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Jason, 

 

I took the liberty of downloading your file and printing it on my Shuffle.  I've been messing around with small parts and thought it would be a nice change to try something a bit bigger.   I scaled it up to S scale and it just fitted on the build plate.

 

post-542-0-67180900-1548418359_thumb.jpg

 

This it straight out of the printer.   I sliced it in ChiTuBox to 30 micron layers and accepted a default support placement from the software.  I just raised it 5mm from the base and didn't try any orientation.   It took about five hours to print.   The weight of the complete print was 20gms.

 

post-542-0-66109100-1548418710_thumb.jpg

 

This is a view of one of the sides showing the layering on the side.   The lighter layering looks to be about the pitch of the ballscrew.  The single heavier layering mark seems to be co-incident with the inner horizontal beams and is only apparent in the centre of the side where the beams are - so maybe some interaction there.   The lighter layering normally disappears with one coat of primer.

 

post-542-0-36836800-1548419013_thumb.jpg

 

After a quick coat of Halford's red primer and the layering is still just visible.

 

post-542-0-89589700-1548419546_thumb.jpg

 

...and a kinder shot of the side showing pretty good quality which would need a minimum of work to finish off.   I would re-visit the placing of supports on the outside if I wanted to do another one.  You can see the remains of the supports on the nearest door which I hadn't cleaned off.

 

At the moment I think I am having a post printing problem with curing.  Even after about an hour in my UV LED tank yesterday and a hour on the window shelf this morning,  the resin still feels a bit tacky and soft and I would normally feel a bit worried about spraying over it.   I have to do a bit more investigation.

 

Jim.

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Hi Jim, thanks for putting the photos up - they look good :). I’ll change the model and remove the bars next week, then reupload. I’m also putting a bevel on the heading. I’ll alao add some guides so a styrene floor can be added. The roof is proving to be problematic, and at the moment I’m fairly stumped.

 

On the stickiness, my guess is that you need to clean the model more as there is still uncurled resin on there. My rule of thumb is to rub my finger (or thumb even) across the model. If it sticks in any way I clean it some more. Also, you should be able to remov3 the model from the alcohol and dip into water without a cloud of resin coming off the model. You could try the airbrush or paintbrush methods to really get in there.

 

Also, if you are swilling in tubs of alcohol and water, you do need to change the liquids from time to time as they become saturated in the resin you are removin* from the models.

Edited by JCL
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On the stickiness, my guess is that you need to clean the model more as there is still uncurled resin on there. My rule of thumb is to rub my finger (or thumb even) across the model. If it sticks in any way I clean it some more. Also, you should be able to remov3 the model from the alcohol and dip into water without a cloud of resin coming off the model. You could try the airbrush or paintbrush methods to really get in there.

 

Also, if you are swilling in tubs of alcohol and water, you do need to change the liquids from time to time as they become saturated in the resin you are removin* from the models.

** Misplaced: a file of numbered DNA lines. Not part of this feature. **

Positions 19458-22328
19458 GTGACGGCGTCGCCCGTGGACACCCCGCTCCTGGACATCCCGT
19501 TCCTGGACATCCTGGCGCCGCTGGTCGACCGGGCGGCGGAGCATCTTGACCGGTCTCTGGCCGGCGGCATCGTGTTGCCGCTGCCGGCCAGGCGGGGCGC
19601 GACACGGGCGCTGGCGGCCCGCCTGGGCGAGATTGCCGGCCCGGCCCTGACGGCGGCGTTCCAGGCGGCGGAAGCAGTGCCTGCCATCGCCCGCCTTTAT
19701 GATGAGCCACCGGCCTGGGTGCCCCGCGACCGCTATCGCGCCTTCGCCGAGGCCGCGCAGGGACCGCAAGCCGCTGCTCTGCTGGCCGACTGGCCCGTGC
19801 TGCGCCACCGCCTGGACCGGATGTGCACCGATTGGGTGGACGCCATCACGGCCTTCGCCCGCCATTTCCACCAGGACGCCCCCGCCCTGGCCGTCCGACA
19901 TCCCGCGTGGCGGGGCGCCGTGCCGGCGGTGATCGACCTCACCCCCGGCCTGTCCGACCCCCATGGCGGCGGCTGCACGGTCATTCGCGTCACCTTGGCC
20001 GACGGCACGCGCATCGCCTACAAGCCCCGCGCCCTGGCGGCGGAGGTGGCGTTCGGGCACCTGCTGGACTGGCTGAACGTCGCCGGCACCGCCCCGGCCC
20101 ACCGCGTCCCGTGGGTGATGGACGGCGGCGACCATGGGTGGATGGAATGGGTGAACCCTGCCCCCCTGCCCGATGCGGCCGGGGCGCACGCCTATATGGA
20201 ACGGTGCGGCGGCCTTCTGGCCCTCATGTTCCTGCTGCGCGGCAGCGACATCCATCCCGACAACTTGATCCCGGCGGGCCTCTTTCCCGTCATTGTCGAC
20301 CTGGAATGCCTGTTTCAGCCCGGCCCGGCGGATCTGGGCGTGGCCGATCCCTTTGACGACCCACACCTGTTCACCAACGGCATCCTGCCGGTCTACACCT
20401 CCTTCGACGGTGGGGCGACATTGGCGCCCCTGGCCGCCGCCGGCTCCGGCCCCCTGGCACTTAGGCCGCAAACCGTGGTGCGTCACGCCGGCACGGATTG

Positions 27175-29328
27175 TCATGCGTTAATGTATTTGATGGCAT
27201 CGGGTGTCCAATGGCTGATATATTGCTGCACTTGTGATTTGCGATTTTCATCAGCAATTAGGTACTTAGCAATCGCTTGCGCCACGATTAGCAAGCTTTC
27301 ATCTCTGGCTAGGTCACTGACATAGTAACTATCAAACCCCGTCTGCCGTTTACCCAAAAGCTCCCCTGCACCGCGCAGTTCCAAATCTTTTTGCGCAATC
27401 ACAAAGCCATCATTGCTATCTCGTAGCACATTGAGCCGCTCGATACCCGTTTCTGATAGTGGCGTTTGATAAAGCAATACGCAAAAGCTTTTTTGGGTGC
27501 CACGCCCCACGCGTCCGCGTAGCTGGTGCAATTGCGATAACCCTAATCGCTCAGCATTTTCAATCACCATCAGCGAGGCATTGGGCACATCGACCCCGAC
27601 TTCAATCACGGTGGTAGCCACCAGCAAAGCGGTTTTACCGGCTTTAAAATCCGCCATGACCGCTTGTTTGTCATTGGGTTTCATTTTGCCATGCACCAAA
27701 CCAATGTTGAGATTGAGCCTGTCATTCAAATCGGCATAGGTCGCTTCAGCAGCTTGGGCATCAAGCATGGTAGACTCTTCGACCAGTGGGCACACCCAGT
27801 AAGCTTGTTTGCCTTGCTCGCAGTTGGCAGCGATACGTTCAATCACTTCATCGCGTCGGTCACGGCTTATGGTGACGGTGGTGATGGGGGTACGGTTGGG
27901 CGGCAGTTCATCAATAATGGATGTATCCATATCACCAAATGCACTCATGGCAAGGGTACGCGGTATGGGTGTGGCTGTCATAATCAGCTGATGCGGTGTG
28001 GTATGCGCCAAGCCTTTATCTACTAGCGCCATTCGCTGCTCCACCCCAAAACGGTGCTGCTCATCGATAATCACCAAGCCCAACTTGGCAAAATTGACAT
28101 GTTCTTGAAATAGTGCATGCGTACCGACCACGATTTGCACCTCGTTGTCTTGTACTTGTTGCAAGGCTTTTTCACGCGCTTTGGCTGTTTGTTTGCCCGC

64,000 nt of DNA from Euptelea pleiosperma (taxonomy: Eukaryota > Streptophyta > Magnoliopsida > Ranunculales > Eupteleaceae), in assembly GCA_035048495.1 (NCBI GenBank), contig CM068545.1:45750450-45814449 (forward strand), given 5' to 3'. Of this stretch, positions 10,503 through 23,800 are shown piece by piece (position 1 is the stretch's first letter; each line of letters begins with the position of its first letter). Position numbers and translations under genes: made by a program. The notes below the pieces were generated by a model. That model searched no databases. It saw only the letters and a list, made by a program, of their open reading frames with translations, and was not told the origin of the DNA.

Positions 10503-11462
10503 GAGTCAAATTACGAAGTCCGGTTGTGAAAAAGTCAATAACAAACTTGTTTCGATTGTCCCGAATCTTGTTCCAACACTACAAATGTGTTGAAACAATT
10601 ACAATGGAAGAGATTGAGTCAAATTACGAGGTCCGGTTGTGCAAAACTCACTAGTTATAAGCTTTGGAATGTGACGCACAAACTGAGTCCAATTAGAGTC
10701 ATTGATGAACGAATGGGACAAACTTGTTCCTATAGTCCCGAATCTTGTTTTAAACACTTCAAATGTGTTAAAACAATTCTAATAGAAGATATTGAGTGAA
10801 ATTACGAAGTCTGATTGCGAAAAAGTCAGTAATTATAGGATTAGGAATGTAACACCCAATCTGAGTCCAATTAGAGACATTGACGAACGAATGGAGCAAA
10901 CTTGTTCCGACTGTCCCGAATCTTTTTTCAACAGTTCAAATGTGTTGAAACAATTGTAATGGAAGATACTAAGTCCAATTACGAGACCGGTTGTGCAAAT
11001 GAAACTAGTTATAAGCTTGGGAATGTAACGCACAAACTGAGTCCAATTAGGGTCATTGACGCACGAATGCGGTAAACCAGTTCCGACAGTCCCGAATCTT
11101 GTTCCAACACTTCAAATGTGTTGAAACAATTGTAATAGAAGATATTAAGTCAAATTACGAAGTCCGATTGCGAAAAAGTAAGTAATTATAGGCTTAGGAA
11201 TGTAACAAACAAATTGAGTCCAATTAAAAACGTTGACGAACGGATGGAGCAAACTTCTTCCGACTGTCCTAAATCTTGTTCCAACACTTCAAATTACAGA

I'm still trying to sort out my cleaning and curing process.   Using the airbrush as a sort of pressure jet washer with IPA seems to do a good job with the smaller items I have been printing and seems to be a bit kinder to detail than dunking and brushing.  I do have some reservations about my LED tank since I have read that UV LEDS can be a bit off the 405nm wavelength for the resin which could give poor curing.  I've just ordered a 405nm LED lamp from Amazon to see if that improves matters - it won't arrive from China for another week or two.  I've also had a look at ultrasonic cleaners but I'm a bit put off by adverse comments about the reliability of the less expensive ones and a bit reluctant to spend about the same amount as on my printer on the top end ones. :-)

 

At the moment I'm slowly winning with Fusion 360 - mostly two steps forward one step back. :-)

 

Jim.

Edited by flubrush

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Hi Jim

 

I used the sun for a while, but it does take a long time. More recently I was able to get a UV lamp from the printer supplier here in a Victoria, and it’s been brilliant.

 

https://www.ccadprint.com/online-store/Peopoly-UV-Curing-Lamp-p115037904

 

Often people say print the model at an angle because it reduces the likelihood of the vat from being wrecked by the suction forces. One thing nobody has mentioned is that the thing you’re printing may be delaminated. I found a print I did a while ago as a test.

 

post-14192-0-40790900-1548641356_thumb.jpeg

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Interestingly, I've heard that they are attempting to formulate a resin that can be cleaned in water.

Amera Labs do a water soluble resin, clean up using a solution of fairy liquid. I have been using it for a few weeks and am impressed, getting good results on my Phrozen Shuffle XL.

Avoiding use of IPA is a plus for me, having had some skin problems resulting from it

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I've been reading around on the water soluble resin and found that the disposal of the water should be the same as water used as part of the cleaning process of 'normal' resin i.e. don't pour it down the drain/on your garden.

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You could pass the water through a filter to remove particles then leave it outside to evaporate.

 

Or just throw it down the loo as most probably do...

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I've been hard at it at work the last few days, but have made progress on the NER Inspection model. Mike Trice has been kind enough to do the clerestory roof after I'd tried and failed on a couple of methods, and then I completed the radiators. I've a test to do in the printer after a quick bit of beading rework on the sides to make them thinner, and a final check, if everything works out I'll do another upload to Thingiverse, and by the looks of it from this editor window, I might be able to upload it here as two separate files. Mike has kindly said I can also upload his contribution. Here are a couple of renders to give you an idea of where we're at.